Bob Kauflin encourages us to choose singable songs for our congregations:
I’ve read a number of posts and articles about how to determine what’s best for your congregation to sing. Kevin DeYoung did a two part series a couple years ago here and here that was excellent.
As the new year began three thoughts came to me about the kinds of songs we should be leading in our churches or ministries. This isn’t meant to be comprehensive, but it might serve as the bare minimum for how we choose our songs.
1. Choose songs people CAN sing.
This should be obvious. But important things often are – obvious and neglected.
In one sense people can sing just about anything. I’ve been in concert setting where crowds are belting out high Gs, complicated rhythms, and obscure lyrics with unbridled enthusiasm and gusto. Even though it might not sound that pleasant, there’s no question that they’re singing along. But it’s because they’ve listened to it a gazillion times.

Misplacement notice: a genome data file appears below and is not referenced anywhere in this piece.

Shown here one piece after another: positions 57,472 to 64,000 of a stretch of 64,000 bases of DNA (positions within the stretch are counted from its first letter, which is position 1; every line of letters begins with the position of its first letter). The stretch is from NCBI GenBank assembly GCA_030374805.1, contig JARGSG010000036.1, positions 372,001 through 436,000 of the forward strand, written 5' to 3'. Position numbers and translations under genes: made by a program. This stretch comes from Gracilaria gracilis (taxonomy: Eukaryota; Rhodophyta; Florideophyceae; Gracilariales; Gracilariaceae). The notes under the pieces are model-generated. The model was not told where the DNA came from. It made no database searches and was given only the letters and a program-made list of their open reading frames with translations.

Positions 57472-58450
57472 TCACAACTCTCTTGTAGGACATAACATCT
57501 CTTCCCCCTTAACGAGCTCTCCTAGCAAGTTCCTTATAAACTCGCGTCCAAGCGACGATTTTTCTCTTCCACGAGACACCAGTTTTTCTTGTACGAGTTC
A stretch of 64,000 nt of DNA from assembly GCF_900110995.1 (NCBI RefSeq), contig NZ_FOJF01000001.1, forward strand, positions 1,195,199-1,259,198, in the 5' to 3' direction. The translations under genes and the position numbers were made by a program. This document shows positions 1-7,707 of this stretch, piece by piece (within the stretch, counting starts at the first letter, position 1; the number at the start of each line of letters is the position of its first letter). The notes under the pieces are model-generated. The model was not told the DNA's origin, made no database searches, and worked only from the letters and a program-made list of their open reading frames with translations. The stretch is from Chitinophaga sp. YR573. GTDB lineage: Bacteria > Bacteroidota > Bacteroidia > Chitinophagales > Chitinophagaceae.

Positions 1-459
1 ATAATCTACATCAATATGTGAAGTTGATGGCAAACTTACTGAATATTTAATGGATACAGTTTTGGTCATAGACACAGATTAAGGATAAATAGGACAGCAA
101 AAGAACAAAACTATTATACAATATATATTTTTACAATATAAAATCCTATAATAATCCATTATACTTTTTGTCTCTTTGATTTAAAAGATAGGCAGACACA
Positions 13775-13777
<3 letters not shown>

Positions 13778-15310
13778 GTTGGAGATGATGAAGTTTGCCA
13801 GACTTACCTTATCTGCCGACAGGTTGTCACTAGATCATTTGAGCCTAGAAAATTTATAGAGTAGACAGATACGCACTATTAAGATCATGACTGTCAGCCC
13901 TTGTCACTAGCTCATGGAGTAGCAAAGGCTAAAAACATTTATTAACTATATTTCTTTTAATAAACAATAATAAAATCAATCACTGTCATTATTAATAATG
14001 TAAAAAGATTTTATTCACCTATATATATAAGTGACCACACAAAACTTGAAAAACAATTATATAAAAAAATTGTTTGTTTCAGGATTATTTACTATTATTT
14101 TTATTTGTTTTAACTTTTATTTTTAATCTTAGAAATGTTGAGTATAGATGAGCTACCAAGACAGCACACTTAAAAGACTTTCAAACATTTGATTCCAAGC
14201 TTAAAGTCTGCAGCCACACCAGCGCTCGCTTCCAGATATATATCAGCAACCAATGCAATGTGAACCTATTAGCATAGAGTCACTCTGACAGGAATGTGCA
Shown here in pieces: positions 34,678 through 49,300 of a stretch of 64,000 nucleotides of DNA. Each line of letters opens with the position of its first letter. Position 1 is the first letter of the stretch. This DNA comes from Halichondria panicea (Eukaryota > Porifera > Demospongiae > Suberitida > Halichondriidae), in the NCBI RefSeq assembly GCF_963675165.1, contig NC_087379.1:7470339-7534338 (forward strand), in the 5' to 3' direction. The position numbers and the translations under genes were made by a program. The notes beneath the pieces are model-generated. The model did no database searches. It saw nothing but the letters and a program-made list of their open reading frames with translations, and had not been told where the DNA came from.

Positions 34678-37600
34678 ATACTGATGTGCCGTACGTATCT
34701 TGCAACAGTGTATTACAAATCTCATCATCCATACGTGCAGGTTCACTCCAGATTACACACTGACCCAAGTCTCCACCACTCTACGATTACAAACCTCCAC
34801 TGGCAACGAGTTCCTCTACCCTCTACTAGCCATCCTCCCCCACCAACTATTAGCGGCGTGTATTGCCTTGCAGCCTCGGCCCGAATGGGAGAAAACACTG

In the church (and even at a conference), we shouldn’t assume people have the same songs on their iTunes. Or that everyone even uses iTunes. That’s due both to our individualized musical culture and the multi-generational nature of the church. In the church, we haven’t gathered to use the key that makes the leader sound best, because the entire congregation is singing!
So here are some suggestions for how to know whether songs are “singable.”
- They can usually be picked up after the first or second hearing, primarily due to melodic or rhythmic repetition.
- They typically fall within a range of a low A to a high D. You can get by with higher or lower if the song doesn’t stay there long.
- They don’t have melodies with a lot of unexpected twists or ones that are so bland no one can remember them.
- The leader sings the melody consistently and doesn’t add stylistic variations every other bar.
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